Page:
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TO THE EDITOR. Sir, —Mr S E. Poyntz has delivered himself upon this subj;ct, making the usual attack upon the " one-sided and unfair Dunedin Press"— i.e., your good selves and your morning contemporary, without which no letter from a Liberal of the Poyntz school Would be complete. It is very gratifying to have it admitted that there has been a partial collapse of the so-called Liberal-Labor party. In name on'y is the party liberal, being in f.ict entirely illiberal and despotic. The Premier, the presumed heart of the party, has proved himself a perfect tyrant, having again and again trampled every true liberal principle under foot. Mr Poyntz is quite wrong in assuming that the Prohibitionists and Bible-in-schaols sections belong to his party. Had these sections riot supported Mr Hutchison at the late election, it is well known that they would have voted for Mr Sligo. He is quite right in his second cause—v;2 , the arrogant and illiberal action of the Workers' Political Committee ("Tooley street tailors" would be a more fitting title for them) "io nominating candidates for the support of the whole party." These are the gentry who pose as Liberals (with a very big L) and this a specimen" of their liberal treatment of their fellow-workers. They formulate a creed (call it a platform), submit it to the candidates, and when they find one sufficiently complaisant to swallow it holus-bolus they nominate him " for the support of the whole party," the question of " undoubted ability and intelligence, moral character and general straightforwardness " beicg never considered. Witness the treatment of Mr Hutchison at the last election. Did cv<r a pope require more abject servility? Yet these individuals have the impudence to c*ll themselves Liberald. Thirdly, Mr Poyntz finds that he and his friends have been hoist with their own petard. A great number of the Great Liberal-Labor Party (capitals, please Mr Editor) so highly value their privileges, and so greatly esteem the chosen marionettes of the Workers' Political Committee, that they don't even take the trouble to vote, and are consequently struck off the roll. Moreover, and note this carefully as the statement of Mr Poyntz, " that those once struck off rarely trouble themselves to get replaced." What does this mean ? I think this. They say : " The party with whom our sympathies should lie are not worth support. We ask i brea<l, they give us a stone." That is the ! true position, and they are beginning to realise the truth. Once they quite realise this truth they will trouble themselves to get replaced, and then the collapse of the party will he rapid and complete. I suggest a few of the true reasons for the collapse of the party —viz : Its tyranny, already noted and admitted by Mr Poyntz. There is no tyrant over working men equal to the tyrannical working man. The workers see this, and will not be driven by a few despotic charlatans. Its gross corruption—spoils to the victors. Fortunately all cannot be victors, therefore those who are left out. seeing less deserving members of the Great Party preferred before i them, become enemies. The honest workers see thxt favoritism prevails, and that servility and truckling are rewarded. They know that on election day voters in the Government employ were bribed by being let off for the day on full pay, and they see greater bribery going on in high places—e g., a telephone bureau in a private hrv se; a private road at t hi- pubdc expense ; advances of the public funds under the Advances to Settlers Act to members or their relatives ; purchases of property on the public account at much over value ; the private sale of the Bushy Park Estate to the sons of a Minister at much below the price and on much better terms than had been pre. viously offered and declined; Ministers holding paid offices in syndicates; and the many oilier gross acts of corruption lately exposed.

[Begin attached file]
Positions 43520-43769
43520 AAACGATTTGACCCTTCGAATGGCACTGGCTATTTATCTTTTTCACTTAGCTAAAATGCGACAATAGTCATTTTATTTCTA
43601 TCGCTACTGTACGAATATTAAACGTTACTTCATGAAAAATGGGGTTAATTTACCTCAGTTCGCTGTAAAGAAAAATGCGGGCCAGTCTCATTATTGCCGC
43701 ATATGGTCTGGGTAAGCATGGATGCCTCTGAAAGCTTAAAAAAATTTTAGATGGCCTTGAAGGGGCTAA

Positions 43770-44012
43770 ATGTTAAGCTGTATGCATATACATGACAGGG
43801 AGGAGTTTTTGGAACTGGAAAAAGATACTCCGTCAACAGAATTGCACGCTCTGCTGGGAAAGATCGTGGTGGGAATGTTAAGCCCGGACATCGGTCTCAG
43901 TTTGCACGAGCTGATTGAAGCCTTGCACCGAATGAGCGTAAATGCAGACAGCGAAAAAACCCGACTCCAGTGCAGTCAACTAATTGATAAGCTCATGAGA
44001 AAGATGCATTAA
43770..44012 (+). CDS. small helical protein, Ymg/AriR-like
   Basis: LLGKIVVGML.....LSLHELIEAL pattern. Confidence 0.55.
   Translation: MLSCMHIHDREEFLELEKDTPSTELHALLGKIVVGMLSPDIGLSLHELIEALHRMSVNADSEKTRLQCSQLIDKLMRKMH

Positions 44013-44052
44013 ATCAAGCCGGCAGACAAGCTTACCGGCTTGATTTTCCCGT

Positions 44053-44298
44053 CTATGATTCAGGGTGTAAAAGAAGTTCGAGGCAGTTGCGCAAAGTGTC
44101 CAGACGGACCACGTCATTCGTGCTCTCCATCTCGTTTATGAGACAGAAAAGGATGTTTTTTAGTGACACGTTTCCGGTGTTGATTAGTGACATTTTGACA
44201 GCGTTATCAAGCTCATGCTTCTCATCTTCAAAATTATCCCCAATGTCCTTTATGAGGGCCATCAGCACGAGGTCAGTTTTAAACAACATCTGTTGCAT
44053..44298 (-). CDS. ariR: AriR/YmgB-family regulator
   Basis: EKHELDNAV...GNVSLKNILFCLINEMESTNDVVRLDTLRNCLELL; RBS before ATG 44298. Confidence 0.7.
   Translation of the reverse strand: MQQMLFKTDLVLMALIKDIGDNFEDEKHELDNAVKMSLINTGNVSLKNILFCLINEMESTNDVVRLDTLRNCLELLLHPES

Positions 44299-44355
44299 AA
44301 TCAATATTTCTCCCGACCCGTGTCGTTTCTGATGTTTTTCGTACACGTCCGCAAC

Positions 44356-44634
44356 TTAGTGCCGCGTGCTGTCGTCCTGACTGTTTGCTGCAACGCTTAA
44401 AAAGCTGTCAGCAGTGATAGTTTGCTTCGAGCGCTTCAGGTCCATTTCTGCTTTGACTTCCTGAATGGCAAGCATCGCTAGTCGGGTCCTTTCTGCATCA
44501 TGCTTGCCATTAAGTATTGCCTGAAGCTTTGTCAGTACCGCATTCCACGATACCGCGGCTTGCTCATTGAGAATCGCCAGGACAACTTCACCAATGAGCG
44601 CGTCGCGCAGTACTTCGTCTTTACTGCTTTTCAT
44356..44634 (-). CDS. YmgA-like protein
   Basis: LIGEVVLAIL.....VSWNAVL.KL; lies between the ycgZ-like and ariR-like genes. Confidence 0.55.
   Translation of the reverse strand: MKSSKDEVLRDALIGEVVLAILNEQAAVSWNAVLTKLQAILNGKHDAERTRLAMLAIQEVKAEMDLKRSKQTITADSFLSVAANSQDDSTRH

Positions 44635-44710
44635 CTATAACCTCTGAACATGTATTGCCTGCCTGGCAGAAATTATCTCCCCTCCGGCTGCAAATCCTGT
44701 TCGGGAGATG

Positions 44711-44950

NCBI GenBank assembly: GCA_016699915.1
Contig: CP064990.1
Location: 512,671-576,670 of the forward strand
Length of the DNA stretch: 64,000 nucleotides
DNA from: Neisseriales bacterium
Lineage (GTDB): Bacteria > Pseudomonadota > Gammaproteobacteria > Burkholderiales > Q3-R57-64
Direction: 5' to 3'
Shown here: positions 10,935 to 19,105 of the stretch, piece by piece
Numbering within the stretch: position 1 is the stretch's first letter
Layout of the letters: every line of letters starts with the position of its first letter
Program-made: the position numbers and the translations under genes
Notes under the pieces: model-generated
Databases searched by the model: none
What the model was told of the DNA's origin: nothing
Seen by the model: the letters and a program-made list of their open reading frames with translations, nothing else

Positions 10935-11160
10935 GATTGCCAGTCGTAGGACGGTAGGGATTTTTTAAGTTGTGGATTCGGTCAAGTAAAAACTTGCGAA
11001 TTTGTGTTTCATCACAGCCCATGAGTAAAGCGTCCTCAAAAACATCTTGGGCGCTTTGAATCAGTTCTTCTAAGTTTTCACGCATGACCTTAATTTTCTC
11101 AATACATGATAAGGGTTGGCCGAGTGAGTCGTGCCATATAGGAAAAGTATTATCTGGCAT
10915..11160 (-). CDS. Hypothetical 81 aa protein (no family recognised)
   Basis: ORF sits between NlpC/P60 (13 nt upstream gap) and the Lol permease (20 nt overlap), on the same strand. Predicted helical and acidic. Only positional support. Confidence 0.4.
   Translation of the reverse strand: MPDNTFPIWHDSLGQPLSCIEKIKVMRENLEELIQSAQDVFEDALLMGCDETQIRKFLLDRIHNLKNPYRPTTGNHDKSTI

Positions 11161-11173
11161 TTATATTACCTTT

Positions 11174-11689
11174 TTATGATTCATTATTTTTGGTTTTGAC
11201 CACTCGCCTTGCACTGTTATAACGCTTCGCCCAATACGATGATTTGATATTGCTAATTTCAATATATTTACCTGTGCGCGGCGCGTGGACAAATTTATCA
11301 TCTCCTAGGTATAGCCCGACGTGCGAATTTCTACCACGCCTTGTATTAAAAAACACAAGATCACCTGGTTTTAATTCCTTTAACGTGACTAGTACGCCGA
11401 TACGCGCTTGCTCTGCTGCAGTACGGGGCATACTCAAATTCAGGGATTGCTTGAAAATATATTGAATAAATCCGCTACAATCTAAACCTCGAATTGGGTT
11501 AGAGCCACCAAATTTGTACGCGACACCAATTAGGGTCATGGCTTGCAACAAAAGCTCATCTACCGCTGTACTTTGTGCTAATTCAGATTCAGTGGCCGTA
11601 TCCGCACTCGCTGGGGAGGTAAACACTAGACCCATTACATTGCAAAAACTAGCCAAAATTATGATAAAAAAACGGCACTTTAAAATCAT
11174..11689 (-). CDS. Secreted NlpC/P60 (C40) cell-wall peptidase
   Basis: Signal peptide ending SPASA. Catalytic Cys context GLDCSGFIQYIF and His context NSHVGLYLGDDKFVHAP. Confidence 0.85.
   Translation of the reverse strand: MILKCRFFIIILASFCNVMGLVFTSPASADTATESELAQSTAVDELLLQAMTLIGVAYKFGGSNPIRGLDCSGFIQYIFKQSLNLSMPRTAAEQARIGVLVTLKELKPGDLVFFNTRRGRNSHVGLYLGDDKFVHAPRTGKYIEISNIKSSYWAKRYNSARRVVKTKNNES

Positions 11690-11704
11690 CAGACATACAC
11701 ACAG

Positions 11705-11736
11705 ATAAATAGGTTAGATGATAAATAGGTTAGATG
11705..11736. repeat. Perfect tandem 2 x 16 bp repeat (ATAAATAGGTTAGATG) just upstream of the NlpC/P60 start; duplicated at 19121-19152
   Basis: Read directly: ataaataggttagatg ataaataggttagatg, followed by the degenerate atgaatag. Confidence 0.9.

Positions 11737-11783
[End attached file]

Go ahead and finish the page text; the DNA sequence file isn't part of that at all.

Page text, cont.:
its dishonesty. " Note with shame that one representative of this party lately in the House deliberately misquoted a speech of iheir late leader (Mr Ballance), putting a mistatement into the mnuth of the dead man, and, when exposed, having the audacity to defend his turpitude on the ground that everything 13 fair in politics. The return to Parliament of an undischarged bankrupt. It is a well-known fact that very many of the Labor party know this to be utterly wrong, and resent it accordingly. There is no need to multiply reasons. The fact is, the thinking members of the party—thanks in a great measure to the honest and outspoken criticism of the Press—see that they have been grossly deceived, and recognise " the policy of imposture." What are the remedies suggested by Mr Poyn'z? l*t. Educate the people up to their standard. By all means; but let the standard be true. The result will not be what he wishes. It is the political ignorance of the workers that has been played upon in The National Ass has spoken with effect, and Mr Poyntz and his friends,/ hitherto

I thepast. 2nd. Form an associationon the lines | of the much belittled and maligned National Association. What a.triumph tor the latter/ j blind as Balaam, and like him bruised against the wall, how see the angel in the path, and humbly propose imitation, which is the uncerest form of flattery. Verily the scales have fallen from their eyes. Thirdly, he would like to" see the State wet nurse all the weaklings of his party, and send the policeman round to put them on the rofls again. A truly liberal suggestion, and quite worthy Mr Poyn'z. It, i'b said that with the occasion 'always, comes the man. Here is the,;. Occa-i----siou, and Mr Poyntz is "the Tman. Possibly the Premier might, if properly approached, Bee his way to add to the great army of inspectors, an "inspector of Liberal-Libor electoral rolls," and possibly. Mr Poyntz might till the billet. Then, lastly, the Press monopoly—poor Press. If Mr Poyntz has his way s'ou are to have opposition again ; but take this little grain of comfort as "a sine qua.non : the Liberal side must accord.this new venture a better measure of support than was accorded the previous ventures in the same Hoe." Thanks, Mr Poyn;z. tbi? is lovely. Surely you are a jester of the highest order. The humor of the last suggestion is immense. Possibly you are a Scotchman, and possibly tho n* cessary surgical operation has never been performed. I have overlooked one suggestion—another joke, I thiok—"Care being taken to nominate none but men of undoubted ability and intelligence," etc. Judged by this standard, where would a number of ihe late candidates and present members bs ?-1 am, etc , Kea. Dunedin, November 15.